Possibly facilitate foreign government access to information that is used to commit human rights abuses, like torture; and
Allow foreign governments to obtain information that could pertain to individuals in the U.S. without meeting constitutional standards.
You can read more about EFF's opposition to the CLOUD Act here
The CLOUD Act creates a new channel for foreign governments seeking data about non-U.S. persons who are outside the United States. This new data channel is not governed by the laws of where the data is stored. Instead, the foreign police may
demand the data directly from the company that handles it. Under the CLOUD Act, should a foreign government request data from a U.S. company, the U.S. Department of Justice would not need to be involved at any stage. Also, such requests for data
would not need to receive individualized, prior judicial review before the data request is made.
The CLOUD Act's new data delivery method lacks not just meaningful judicial oversight, but also meaningful Congressional oversight, too. Should the U.S. executive branch enter a data exchange agreement--known as an "executive
agreement"--with foreign countries, Congress would have little time and power to stop them. As we wrote in our letter:
"[T]he CLOUD Act would allow the executive branch to enter into agreements with foreign governments--without congressional approval. The bill stipulates that any agreement negotiated would go into effect 90 days after Congress was notified
of the certification, unless Congress enacts a joint resolution of disapproval, which would require presidential approval or sufficient votes to overcome a presidential veto."
And under the bill, the president could agree to enter executive agreements with countries that are known human rights abusers.
Troublingly, the bill also fails to protect U.S. persons from the predictable, non-targeted collection of their data. When foreign governments request data from U.S. companies about specific "targets" who are non-U.S. persons not living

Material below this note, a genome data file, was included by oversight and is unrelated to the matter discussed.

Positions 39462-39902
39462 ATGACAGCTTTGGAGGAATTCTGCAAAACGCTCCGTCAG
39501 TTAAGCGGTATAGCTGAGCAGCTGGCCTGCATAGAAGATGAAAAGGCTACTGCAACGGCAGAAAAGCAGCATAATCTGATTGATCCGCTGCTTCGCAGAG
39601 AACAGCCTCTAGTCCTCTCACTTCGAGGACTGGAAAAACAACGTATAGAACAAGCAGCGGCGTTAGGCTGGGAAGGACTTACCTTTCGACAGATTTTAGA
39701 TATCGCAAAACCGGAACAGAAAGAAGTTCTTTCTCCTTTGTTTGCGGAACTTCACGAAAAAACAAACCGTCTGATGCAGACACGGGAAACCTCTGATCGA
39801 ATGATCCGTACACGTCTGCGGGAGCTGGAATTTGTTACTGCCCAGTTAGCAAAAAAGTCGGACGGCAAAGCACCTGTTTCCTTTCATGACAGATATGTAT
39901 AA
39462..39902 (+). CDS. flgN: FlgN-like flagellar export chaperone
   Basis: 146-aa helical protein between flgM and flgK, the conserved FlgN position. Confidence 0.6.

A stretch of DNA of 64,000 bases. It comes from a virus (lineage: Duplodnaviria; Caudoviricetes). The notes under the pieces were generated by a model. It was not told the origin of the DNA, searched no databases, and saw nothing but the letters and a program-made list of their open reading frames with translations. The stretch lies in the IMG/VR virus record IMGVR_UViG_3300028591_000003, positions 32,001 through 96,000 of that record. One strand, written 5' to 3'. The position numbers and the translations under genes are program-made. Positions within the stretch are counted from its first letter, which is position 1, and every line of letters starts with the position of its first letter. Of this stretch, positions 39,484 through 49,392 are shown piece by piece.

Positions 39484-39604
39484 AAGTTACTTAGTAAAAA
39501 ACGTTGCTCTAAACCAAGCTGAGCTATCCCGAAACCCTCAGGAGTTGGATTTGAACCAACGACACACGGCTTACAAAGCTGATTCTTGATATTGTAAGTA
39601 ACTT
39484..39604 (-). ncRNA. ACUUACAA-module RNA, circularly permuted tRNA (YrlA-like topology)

in the United States, these governments will also inevitably collect data belonging to U.S. persons who communicate with the targeted individuals. Much of that data can then be shared with U.S. authorities, who can then use the information to
charge U.S. persons with crimes. That data sharing, and potential criminal prosecution, requires no probable cause warrant as required by the Fourth Amendment, violating our constitutional rights.
The CLOUD Act is a bad bill. We urge Congress to stop it, and any attempts to attach it to must-pass spending legislation.
Is it just me or is Matt Hancock just a little too keen to advocate ID checks just for the state to control 'screen time'. Are we sure that such snooping wouldn't be abused for other reasons of state control?
It's no secret the UK government has a vendetta against the internet and social media. Now, Matt Hancock, the secretary of
state for Digital, Culture, Media and Sport (DCMS) wants to push that further, and enforce screen time cutoffs for UK children on Facebook, Instagram and Snapchat.
Talking to the Sunday Times, Hancock explained that the negative impacts of social media need to be dealt with, and he laid out his idea for an age-verification system to apply more widely than just porn viewing.
He outlined that age-verification could be handled similarly to film classifications, with sites like YouTube being restricted to those over 18. The worrying thing, however, is his plans to create mandatory screen time cutoffs for all children.